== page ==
Gun Control

Supreme Court Weighs 'Straw' Gun Purchases

Case about a purchase of a gun where the listed buyer is not the ultimate owner


The US Supreme Court heard arguments Wednesday in a case about legal provisions intended to prevent the "straw" purchases of guns by one individual for other buyers.

In the case — the second taken up by the justices in a week concerning gun laws — former Virginia police officer Bruce Abramski was a straw purchaser who bought a gun for an uncle.

Although both men were legal gun owners, Abramski indicated on a federal form that he was the gun's actual buyer.

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  1. Why would the legal owner of anything be unable to give it a a gift to anyone legally able to own it? I can see a problem if you give a gun to a convicted felon, but otherwise it’s no one’s business.

    1. I agree, but this ATF form (4473, see here) is very specific in the yes-and-no questions. One wrong answer is grounds to deny a sale, and question 11a is the sticky one. Are they the legal owner if they intend to gift it? Does ownership transfer if they gift it?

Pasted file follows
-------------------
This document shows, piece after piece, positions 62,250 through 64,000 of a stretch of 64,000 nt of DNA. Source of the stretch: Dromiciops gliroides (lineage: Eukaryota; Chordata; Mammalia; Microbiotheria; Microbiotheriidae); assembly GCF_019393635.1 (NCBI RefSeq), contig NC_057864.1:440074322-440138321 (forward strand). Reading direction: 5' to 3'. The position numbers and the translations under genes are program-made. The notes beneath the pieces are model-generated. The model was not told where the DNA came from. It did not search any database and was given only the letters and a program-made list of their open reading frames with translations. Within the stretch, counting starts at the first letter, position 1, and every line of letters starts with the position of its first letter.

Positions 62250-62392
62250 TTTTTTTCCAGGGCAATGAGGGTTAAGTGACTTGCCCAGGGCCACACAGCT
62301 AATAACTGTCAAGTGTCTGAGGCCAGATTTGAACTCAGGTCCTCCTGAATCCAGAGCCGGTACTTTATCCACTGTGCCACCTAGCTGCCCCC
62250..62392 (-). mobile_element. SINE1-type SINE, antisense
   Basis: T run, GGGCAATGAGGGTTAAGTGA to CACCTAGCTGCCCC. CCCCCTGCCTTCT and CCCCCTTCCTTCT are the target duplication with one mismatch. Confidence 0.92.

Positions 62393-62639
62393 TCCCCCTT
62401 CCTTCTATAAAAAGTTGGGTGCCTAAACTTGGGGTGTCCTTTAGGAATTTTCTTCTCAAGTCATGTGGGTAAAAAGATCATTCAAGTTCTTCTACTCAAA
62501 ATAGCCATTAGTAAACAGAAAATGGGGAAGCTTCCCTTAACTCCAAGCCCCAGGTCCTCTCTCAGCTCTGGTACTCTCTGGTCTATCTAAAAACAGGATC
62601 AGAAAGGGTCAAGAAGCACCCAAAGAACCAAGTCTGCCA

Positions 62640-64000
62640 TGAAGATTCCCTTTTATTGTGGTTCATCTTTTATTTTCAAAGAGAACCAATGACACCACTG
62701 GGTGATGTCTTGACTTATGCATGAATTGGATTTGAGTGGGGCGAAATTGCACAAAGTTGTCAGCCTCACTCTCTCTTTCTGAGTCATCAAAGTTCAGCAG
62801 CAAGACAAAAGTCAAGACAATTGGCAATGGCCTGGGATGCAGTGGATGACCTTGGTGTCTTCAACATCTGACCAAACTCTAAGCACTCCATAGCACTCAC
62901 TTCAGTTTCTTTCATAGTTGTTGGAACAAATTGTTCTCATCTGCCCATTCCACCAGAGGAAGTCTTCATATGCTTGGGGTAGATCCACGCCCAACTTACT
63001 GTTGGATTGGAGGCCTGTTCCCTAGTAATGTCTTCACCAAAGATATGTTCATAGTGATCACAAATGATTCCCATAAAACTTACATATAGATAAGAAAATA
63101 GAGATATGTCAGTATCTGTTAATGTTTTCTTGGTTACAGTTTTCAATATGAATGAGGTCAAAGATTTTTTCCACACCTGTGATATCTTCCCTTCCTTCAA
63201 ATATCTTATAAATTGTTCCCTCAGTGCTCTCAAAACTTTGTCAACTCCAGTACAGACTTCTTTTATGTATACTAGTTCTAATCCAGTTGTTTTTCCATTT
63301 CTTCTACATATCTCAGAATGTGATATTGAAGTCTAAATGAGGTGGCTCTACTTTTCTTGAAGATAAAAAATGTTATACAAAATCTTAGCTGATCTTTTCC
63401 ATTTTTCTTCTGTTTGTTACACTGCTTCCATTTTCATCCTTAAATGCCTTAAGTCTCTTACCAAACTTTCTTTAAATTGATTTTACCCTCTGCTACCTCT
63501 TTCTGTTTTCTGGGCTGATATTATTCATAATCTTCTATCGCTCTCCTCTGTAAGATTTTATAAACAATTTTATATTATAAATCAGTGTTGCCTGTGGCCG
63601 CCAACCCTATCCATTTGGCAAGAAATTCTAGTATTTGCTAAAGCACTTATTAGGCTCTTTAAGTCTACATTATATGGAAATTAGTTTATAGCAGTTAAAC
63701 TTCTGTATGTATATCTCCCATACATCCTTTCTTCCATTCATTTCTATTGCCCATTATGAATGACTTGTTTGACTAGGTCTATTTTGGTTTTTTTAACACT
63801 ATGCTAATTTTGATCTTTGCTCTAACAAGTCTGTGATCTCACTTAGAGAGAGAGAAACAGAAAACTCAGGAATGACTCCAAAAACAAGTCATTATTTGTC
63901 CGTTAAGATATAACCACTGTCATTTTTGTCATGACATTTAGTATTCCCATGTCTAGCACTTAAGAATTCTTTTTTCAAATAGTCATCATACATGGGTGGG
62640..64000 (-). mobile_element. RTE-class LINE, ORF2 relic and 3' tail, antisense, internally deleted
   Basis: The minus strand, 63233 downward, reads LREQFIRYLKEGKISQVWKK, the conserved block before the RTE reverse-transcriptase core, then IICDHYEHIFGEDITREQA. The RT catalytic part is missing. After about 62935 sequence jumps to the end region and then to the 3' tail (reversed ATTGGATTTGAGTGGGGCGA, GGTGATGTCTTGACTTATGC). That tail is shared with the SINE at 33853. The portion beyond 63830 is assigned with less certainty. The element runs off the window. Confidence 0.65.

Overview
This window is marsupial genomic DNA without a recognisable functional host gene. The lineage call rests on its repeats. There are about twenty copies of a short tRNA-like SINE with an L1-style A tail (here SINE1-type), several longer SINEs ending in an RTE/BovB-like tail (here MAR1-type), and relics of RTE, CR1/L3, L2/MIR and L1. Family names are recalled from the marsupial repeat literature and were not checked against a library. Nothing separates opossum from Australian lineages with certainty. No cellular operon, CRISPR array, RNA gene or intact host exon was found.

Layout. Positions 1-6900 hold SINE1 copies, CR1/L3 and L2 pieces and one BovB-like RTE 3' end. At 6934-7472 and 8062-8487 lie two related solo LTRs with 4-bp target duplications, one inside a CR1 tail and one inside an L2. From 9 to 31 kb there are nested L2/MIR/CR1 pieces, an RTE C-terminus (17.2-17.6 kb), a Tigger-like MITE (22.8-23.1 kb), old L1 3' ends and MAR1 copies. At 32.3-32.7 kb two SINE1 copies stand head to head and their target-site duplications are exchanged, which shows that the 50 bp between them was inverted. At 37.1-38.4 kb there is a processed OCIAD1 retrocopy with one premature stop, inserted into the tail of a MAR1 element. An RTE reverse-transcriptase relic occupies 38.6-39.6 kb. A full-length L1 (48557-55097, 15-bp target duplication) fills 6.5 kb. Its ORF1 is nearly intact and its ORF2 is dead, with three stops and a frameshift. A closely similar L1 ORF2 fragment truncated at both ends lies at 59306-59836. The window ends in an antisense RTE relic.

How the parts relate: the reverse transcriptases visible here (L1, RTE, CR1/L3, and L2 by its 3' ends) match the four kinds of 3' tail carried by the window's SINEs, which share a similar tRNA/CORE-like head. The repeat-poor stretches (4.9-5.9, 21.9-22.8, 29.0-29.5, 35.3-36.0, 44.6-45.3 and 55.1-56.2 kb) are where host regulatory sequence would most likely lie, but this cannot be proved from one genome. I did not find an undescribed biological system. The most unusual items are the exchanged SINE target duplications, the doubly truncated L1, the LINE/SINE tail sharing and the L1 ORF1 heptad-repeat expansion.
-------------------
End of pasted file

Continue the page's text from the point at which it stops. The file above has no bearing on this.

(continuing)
Of course people should be allowed to dispose of their property as they see fit. From the point-of-sale my main concern is are they gifting it to someone prohibited from buying firearms. Many of the sales I do are intended gifts for family.

  2. This is of interest to me. I work in the sporting goods department of a Wal-Mart, so I sell guns on an almost daily basis. What exactly constitutes a straw purchase has always been somewhat ambiguous.

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